Gold Investors Target Executives With Less Skin in the Game
(Bloomberg) -- A coalition of gold investors, including firms backed by billionaires John Paulson and Naguib Sawiris, is taking aim at mining executives who don’t have enough skin in the game.
Businesses tend to perform better when top managers have a high ownership-to-pay ratio, according to the inaugural report of the newly launched Shareholders’ Gold Council, which tracked 17 gold companies.
“You have a much bigger ownership in those stocks that have performed above the median and the gold price in the last five years,” Christian Godin, who heads the Shareholders’ Gold Council, said in a telephone interview.
The report compared stock ownership by chairmen and women and chief executive officers with five-year compensation, and then compared that ratio to shareholder returns.
Of the 30 executives listed, Kirkland Lake Gold Ltd.’s Chairman Eric Sprott and Franco-Nevada Corp.’s Pierre Lassonde had by far the highest ownership-to-pay ratio, at 381 times and 160 times compensation, compared with single digits or lower for most of the pack, the report shows. Both companies have performed well in the five years through Nov. 15, with 256 percent and 61 percent total shareholder returns, the gold council’s analysis shows.
If those two are stripped out, the top three chairmen in terms of ownership versus their pay are Bill Beament of Northern Star Resources Ltd., Doug Holtby of Wheaton Precious Metals Corp. and Evolution Mining Ltd.’s Jake Klein. The lowest ratios fall to Kinross Gold Corp.’s John Oliver, Yamana Gold Inc.’s Peter Marrone and Alamos Gold Inc.’s Paul Murphy, according to the report.
The coalition also tracked CEO ownership versus pay, listing chairmen as de facto CEOs for four companies, meaning Beament, Klein, Marrone and Barrick Gold Corp.’s John Thornton appear on both tables.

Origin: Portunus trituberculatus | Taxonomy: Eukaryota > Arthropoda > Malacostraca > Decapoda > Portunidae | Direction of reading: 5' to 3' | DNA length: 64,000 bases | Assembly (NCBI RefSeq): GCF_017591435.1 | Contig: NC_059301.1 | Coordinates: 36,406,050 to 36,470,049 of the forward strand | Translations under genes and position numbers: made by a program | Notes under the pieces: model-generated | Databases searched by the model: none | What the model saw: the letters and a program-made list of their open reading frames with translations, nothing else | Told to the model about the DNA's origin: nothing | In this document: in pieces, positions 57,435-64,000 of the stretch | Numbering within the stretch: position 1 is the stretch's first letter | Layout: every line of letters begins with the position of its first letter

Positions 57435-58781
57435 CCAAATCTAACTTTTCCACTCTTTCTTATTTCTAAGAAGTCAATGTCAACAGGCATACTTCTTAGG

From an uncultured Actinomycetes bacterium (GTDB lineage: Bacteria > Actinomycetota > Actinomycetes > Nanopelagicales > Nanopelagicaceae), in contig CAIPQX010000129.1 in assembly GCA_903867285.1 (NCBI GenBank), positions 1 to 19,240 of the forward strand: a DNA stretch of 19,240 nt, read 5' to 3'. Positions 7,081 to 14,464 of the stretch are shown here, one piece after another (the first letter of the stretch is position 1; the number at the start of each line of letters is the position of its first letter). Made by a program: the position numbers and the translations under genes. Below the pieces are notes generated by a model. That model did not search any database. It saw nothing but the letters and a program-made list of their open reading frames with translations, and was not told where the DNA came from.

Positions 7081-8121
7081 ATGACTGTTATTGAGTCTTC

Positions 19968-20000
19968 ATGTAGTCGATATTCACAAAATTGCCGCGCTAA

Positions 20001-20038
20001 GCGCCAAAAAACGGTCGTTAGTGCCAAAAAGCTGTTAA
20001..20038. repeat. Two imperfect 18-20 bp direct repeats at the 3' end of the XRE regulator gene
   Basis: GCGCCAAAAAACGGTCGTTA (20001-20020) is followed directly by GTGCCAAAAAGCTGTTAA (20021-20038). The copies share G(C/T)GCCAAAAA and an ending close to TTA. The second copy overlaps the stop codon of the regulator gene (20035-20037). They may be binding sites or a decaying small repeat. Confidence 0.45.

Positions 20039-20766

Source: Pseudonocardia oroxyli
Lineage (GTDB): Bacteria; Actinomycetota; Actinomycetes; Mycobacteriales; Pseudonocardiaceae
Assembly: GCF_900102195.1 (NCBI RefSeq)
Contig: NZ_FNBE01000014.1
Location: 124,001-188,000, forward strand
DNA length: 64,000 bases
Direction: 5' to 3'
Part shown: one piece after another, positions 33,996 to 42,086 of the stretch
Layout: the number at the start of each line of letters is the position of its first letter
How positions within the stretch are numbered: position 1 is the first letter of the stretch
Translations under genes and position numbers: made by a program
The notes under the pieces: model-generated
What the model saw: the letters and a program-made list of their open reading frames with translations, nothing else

On both tables, Kinross and Yamana had the lowest executive share ownership to five-year pay ratios. In terms of shareholder returns, Yamana offered the worst number -- negative 73 percent -- and Kinross was the fourth-weakest.
Yamana discloses pay-to-ownership ratios of top executives in its public filings and it is substantial, according to a company statement sent by email Tuesday. Marrone is a significant investor in Yamana Gold and continues to focus on the company’s long-term success, the Toronto-based miner said.
Kinross didn’t immediately respond to phone and emailed requests for comment.
Northern Star and Evolution were the best performers with 869 percent and 267 percent returns, respectively, over five years, in U.S. dollars, assuming dividends were reinvested. In comparison, spot gold fell 6 percent over the five years through Nov. 15, while the VanEck Vectors Gold Miners ETF declined 21 percent.
There were notable exceptions. Barrick made the top five on both executive lists, thanks to Thornton’s ownership, but shows a total shareholder return of minus 25 percent over five years, according to the gold council report.
Spearheaded by Paulson
Meanwhile, Randgold Resources Ltd., which is merging with Barrick, returned 11 percent; its CEO, Mark Bristow, made the top five CEOs in terms of ownership to pay, excluding the two outliers.
The gold council, which was spearheaded by Paulson & Co. at the Denver Gold Forum in 2017, launched in September. Its 15 other investors include Egyptian billionaire Naguib Sawiris’ La Mancha Group; John Hathaway, a general partner at Tocqueville Asset Management LP; and activist fund Livermore Partners.
The gold council won’t contact the senior management of corporations directly, said Godin, a former senior vice president at Montrusco Bolton Investments. He says the council hopes the research will encourage its members and other investors to bring up such issues with management themselves.
“We believe that the entire industry could improve returns on an aggregate basis by aligning itself more directly with stock holders, as equal owners of the companies,” the report concludes.
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